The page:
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Well, we rolled 615 miles the next day to get to Madison Georgia, where we set ourselves up for a 34 hour reset because my hours are running low on my 70 hour clock. We cooked a jambalaya in the crock-pot while we were rolling down the road and enjoyed the smell on the road and the flavor at the truck stop when we finally stopped for the night.

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It's spring time in the south and we've been enjoying scenes like this down here where the wild flowers are in full bloom.

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It sure beats looking out your window at scenes like this - these kind of views got a little bit old during the long winter.

truck driver's view of a snow-covered windshield in the winter

I'll keep this thing posted as we move along, I hope you enjoy coming along for the ride!

PSD:

Prime Student Driver

Prime Inc has a CDL training program and the first phase is referred to as PSD. You'll get your permit and then 10,000 miles of on the road instruction.

The following is from Prime's website:

Prime’s PSD begins with you obtaining your CDL permit. Then you’ll go on the road with a certified CDL instructor for no less than 75 hours of one-on-one behind the wheel training. After training, you’ll return to Prime’s corporate headquarters in Springfield, Missouri, for final CDL state testing and your CDL license.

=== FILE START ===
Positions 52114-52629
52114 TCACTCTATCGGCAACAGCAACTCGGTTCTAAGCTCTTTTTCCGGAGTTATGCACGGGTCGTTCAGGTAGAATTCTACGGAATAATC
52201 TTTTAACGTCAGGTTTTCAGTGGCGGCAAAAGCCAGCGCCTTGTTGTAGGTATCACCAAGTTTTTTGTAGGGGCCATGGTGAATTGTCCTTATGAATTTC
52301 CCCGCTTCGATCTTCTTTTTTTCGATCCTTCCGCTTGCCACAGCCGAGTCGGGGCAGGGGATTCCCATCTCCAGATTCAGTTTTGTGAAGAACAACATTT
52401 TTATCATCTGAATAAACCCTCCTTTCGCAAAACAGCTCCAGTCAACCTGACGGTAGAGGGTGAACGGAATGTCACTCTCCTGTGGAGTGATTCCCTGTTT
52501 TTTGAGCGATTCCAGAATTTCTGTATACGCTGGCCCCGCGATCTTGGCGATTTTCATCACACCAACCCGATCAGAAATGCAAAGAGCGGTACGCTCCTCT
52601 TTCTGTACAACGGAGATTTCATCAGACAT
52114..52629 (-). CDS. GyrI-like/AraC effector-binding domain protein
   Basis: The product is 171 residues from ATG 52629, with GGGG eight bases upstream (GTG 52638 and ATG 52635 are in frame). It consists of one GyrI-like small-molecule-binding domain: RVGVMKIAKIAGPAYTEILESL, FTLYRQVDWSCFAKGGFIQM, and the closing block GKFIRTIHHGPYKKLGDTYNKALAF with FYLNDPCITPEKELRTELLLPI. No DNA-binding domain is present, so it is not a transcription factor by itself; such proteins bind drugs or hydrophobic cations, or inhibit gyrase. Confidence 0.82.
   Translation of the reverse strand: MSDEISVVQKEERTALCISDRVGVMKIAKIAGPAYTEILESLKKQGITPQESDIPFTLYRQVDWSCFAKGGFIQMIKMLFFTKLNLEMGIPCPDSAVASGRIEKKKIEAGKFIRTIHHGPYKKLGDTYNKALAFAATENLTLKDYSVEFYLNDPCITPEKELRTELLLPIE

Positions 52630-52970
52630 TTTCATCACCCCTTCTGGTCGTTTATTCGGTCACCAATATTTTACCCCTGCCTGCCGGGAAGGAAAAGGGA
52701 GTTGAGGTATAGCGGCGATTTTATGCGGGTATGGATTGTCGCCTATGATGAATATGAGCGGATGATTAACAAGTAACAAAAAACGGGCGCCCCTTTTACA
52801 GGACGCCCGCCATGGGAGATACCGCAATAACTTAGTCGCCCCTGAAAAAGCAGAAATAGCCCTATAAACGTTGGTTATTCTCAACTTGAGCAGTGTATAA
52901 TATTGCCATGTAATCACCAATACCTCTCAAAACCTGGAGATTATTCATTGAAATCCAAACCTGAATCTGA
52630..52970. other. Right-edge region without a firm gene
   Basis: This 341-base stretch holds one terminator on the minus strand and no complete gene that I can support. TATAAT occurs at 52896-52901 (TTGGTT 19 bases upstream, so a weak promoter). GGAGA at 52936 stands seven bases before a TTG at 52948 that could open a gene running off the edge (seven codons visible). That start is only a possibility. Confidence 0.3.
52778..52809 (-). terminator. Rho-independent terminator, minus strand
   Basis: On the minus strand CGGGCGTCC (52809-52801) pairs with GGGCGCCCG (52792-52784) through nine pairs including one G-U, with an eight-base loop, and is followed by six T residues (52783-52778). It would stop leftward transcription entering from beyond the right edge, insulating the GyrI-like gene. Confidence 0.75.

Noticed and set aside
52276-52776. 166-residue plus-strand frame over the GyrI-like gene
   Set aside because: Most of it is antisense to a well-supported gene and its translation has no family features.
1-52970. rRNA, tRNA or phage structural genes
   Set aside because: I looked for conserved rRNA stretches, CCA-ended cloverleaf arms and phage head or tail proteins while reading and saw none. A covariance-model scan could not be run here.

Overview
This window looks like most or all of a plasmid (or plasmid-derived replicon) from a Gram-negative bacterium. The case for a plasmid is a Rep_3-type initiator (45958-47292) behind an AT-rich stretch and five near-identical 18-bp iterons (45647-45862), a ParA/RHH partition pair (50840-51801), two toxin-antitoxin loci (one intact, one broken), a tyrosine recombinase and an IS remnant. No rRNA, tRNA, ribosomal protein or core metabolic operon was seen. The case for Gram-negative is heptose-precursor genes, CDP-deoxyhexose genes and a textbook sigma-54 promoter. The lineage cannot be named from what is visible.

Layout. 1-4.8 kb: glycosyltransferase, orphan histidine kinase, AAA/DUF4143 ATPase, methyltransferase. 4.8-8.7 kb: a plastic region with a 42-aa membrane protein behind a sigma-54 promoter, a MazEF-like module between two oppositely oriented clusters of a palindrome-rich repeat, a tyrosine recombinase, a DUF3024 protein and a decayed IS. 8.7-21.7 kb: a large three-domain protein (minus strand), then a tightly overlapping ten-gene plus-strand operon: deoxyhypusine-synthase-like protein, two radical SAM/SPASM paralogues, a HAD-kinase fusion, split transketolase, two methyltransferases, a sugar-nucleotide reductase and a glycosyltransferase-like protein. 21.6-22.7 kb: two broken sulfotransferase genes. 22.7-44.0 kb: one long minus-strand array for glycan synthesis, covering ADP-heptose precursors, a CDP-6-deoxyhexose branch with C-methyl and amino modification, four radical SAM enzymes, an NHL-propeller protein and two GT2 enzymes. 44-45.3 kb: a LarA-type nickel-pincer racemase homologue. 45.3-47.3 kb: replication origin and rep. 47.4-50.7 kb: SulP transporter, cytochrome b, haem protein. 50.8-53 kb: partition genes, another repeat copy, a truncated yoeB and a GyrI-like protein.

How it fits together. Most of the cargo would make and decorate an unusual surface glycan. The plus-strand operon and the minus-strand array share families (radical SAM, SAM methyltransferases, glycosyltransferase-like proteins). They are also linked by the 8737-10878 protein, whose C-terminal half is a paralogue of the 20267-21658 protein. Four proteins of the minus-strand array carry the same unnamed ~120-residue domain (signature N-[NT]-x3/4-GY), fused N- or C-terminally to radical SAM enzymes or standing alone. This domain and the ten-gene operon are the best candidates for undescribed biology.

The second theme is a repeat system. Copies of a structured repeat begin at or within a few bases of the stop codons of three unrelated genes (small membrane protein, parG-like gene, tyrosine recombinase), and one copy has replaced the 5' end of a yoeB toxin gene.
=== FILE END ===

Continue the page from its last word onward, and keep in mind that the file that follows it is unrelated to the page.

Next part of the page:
Obtain CDL Permit / 4 Days

  • Enter program, study and test for Missouri CDL permit.
  • Start driving/training at Prime Training Center in Springfield, Missouri.
  • Work toward 40,000 training dispatched miles (minimum) with food allowance while without CDL (Food allowance is paid back with future earnings).

On-the-Road Instruction / 10,000 Miles

  • Train with experienced certified CDL instructor for 3-4 weeks in a real world environment.
  • Get 75 hours of behind-the-wheel time with one-on-one student/instructor ratio.
  • Earn 10,000 miles toward total 40,000 miles needed.
BugSmasherOne (Paul K.)'s Comment
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And sample some local cuisine,,,

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My adventures are finding good places to eat while driving and you found one of my favorite, local places. I live in Ville Platte, about 50 miles north.